The present study demonstrates that a thrombin-specific ACPP detects inflammatory demyelination in vivo. We show strong association between thrombin activity and BBB disruption, microglial activation, inflammatory demyelination, and axonal damage. Intriguingly, thrombin activation begins early at disease onset, prior to demyelination, and correlates with disease progression. Together with prior studies showing BBB disruption and deposition of fibrin early in EAE and MS,[1, 3, 6] these results suggest that activation of the coagulation cascade occurs at the earliest signs of inflammatory activity in lesions prior to demyelination.
Association of thrombin activity with sites of increased vascular permeability might indicate that the main source of thrombin in EAE is plasma-derived. It is possible that upon BBB disruption fibrinogen together with prothrombin enter the CNS and local activation of thrombin results in fibrin deposition. However, because prothrombin RNA can be expressed by neurons and microglia, we cannot rule out the possibility that prothrombin might also be produced in situ in neuroinflammation. Pharmacological studies have demonstrated a pathogenic role of thrombin in EAE, as its inhibition by hirudin protects from neurological signs, demyelination, and axonal damage. Thrombin might be pathogenic by catalyzing the formation of fibrin, which is a major activator of microglia and an enabler of inflammatory demyelination.[5, 6] Our data show that thrombin activation can be detected at sites of fibrin deposition both at onset and at the peak of neuroinflammation. Studies using mice genetically deficient for fibrinogen or fibrin inhibitors that do not interfere with thrombin activation show protection from EAE,[5, 6, 8] suggesting that generation of fibrin is a major pathogenic mechanism of thrombin activation. However, it is also possible that thrombin might exert fibrin-independent effects through activation of protease-activated receptors, which are expressed in several CNS cells. Future studies will determine the relative contribution of local thrombin synthesis and the mechanisms of action of thrombin in neuroinflammation.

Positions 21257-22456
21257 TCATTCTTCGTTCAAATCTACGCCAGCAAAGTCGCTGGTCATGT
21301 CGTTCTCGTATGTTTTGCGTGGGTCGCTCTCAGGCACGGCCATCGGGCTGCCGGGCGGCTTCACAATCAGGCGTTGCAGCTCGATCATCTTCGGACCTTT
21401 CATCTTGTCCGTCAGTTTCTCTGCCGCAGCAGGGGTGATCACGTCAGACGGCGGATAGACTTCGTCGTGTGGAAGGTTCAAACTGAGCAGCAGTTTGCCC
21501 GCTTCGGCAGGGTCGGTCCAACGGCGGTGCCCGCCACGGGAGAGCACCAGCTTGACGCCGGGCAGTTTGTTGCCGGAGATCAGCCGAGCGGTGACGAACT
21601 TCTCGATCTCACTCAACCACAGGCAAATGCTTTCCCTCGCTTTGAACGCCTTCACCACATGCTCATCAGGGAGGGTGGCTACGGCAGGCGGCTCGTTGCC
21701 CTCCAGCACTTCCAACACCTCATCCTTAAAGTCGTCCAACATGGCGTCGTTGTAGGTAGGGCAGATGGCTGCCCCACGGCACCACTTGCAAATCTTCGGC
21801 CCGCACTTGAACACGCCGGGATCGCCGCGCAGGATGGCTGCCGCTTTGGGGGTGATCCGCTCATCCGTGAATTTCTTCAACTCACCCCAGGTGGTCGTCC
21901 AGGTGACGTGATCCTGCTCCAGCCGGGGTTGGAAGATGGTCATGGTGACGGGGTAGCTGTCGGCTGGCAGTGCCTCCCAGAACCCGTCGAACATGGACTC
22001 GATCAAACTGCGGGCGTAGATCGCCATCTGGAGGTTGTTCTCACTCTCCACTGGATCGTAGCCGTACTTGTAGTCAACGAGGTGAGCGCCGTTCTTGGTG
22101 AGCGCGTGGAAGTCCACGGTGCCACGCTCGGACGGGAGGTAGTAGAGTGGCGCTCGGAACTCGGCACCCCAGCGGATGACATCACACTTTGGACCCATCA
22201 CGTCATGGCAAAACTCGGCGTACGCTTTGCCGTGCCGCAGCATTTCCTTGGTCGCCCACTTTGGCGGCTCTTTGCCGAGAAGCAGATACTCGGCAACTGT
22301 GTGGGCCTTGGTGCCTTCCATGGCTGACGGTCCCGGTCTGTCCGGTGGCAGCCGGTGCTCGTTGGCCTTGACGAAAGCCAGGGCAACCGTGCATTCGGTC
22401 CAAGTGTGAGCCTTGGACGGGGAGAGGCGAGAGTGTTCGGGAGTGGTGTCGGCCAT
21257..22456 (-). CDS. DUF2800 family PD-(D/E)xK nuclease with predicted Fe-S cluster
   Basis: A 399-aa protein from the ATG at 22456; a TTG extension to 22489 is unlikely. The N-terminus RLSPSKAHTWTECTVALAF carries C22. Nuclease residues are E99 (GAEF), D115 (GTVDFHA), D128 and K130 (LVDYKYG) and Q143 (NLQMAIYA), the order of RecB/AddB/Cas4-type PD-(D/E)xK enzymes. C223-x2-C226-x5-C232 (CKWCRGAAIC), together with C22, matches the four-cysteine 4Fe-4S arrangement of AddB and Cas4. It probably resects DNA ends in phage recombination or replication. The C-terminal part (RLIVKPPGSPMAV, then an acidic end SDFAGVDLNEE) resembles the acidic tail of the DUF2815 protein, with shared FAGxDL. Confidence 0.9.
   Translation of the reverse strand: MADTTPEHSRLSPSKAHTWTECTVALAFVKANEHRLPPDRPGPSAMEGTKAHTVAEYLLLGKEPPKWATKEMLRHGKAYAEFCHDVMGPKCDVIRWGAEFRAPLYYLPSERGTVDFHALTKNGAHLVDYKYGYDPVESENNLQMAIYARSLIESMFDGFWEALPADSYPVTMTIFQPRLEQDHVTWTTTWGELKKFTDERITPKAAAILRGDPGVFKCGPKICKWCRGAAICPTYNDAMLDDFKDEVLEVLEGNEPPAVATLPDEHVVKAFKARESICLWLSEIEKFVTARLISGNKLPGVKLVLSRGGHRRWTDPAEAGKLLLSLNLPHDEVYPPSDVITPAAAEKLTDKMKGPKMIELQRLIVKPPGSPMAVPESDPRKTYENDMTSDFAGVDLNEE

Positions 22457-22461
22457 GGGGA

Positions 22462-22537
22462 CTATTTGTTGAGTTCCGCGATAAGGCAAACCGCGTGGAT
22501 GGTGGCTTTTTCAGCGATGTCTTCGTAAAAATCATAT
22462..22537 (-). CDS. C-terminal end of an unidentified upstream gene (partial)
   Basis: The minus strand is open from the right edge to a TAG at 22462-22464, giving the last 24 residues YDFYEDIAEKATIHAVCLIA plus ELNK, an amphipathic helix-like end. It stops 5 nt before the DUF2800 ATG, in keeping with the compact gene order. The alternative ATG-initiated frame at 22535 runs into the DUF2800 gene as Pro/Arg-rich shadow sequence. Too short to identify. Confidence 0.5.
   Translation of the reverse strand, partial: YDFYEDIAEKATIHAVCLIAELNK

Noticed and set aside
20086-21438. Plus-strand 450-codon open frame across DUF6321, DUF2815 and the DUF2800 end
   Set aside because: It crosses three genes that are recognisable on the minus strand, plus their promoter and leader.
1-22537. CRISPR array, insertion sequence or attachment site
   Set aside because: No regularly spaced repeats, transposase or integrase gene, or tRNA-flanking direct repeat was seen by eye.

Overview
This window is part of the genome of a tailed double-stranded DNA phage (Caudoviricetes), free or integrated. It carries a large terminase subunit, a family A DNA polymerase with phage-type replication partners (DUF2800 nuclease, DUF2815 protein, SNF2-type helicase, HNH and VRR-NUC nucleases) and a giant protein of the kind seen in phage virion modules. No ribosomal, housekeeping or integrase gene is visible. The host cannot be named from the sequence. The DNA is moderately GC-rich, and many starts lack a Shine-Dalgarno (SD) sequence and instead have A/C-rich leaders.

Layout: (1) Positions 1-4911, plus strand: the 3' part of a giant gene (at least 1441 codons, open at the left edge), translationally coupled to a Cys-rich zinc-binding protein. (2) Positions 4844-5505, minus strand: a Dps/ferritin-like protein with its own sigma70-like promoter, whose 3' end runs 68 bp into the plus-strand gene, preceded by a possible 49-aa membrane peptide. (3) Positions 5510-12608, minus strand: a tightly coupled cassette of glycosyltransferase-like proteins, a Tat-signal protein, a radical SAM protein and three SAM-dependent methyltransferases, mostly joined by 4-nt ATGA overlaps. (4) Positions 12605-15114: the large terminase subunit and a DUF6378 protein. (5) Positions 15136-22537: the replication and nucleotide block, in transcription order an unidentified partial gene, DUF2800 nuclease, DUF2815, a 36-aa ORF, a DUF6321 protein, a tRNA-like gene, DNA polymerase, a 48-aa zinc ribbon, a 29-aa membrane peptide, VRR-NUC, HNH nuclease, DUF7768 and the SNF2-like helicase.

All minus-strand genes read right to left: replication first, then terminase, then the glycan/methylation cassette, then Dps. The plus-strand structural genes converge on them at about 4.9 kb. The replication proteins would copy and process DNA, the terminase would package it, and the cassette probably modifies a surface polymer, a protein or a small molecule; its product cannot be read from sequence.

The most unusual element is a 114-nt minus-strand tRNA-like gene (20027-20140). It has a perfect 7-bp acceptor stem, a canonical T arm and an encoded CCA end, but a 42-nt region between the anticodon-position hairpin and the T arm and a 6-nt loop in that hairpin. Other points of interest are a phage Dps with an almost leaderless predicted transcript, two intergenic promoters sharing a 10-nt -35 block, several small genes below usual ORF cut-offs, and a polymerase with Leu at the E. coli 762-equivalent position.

Our work is a proof-of-principle study using a fluorescently labeled thrombin ACPP to demonstrate that detection of coagulation activity can be exploited for clinical detection of neuroinflammatory lesions. Protease-specific probes appear to be excellent sensors of disease activity, as we previously showed in cancer.[14, 15, 17, 23] In contrast to cancer, molecular probes to detect specific constituents of MS plaques have not been developed. ACPPs are ideal for clinical application, as they can be generated to carry a fluorescent dye, gadolinium (Gd), or both, allowing for multimodal detection of protease activity in vivo. For example, we showed that high levels of Gd were retained in tumors when Gd-labeled MMP-ACPPs were used, resulting in enhanced T1 contrast that lasted for several days. In MS, Gd-enhanced MRI remains the main clinical tool for lesion detection. More sensitive, targeted, and instructive strategies employing advanced molecular probes could significantly enhance the early detection of MS lesions, possibly even in preclinical stages. In that regard, the ACPP technology might offer an advantage over the detection of passively diffusing Gd, as it would allow local signal enhancement by cellular probe uptake, specifically in areas with increased proteolytic activity. Therefore, MRI using a Gd-fused thrombin-ACPP may improve sensitivity, as it would detect a concentrated amount of probe possibly even around a small or slowly leaking vessel, where a new lesion may initiate. Future studies will determine the pharmacokinetic properties of a Gd-labeled thrombin-specific ACPP and exploit its translation in MS. If successful, this technology could be further used for early patient diagnosis and therapeutic intervention, and also for rapid evaluation of patient response to treatments. Because BBB disruption and fibrin deposition are prominent not only in MS, but also in other CNS diseases such as Alzheimer disease, spinal cord injury, and brain trauma,[4, 8, 9, 25] sensitive molecular sensors of coagulation activity could also prove to be invaluable clinical tools for detecting early pathological manifestations in CNS injuries and neurodegenerative diseases.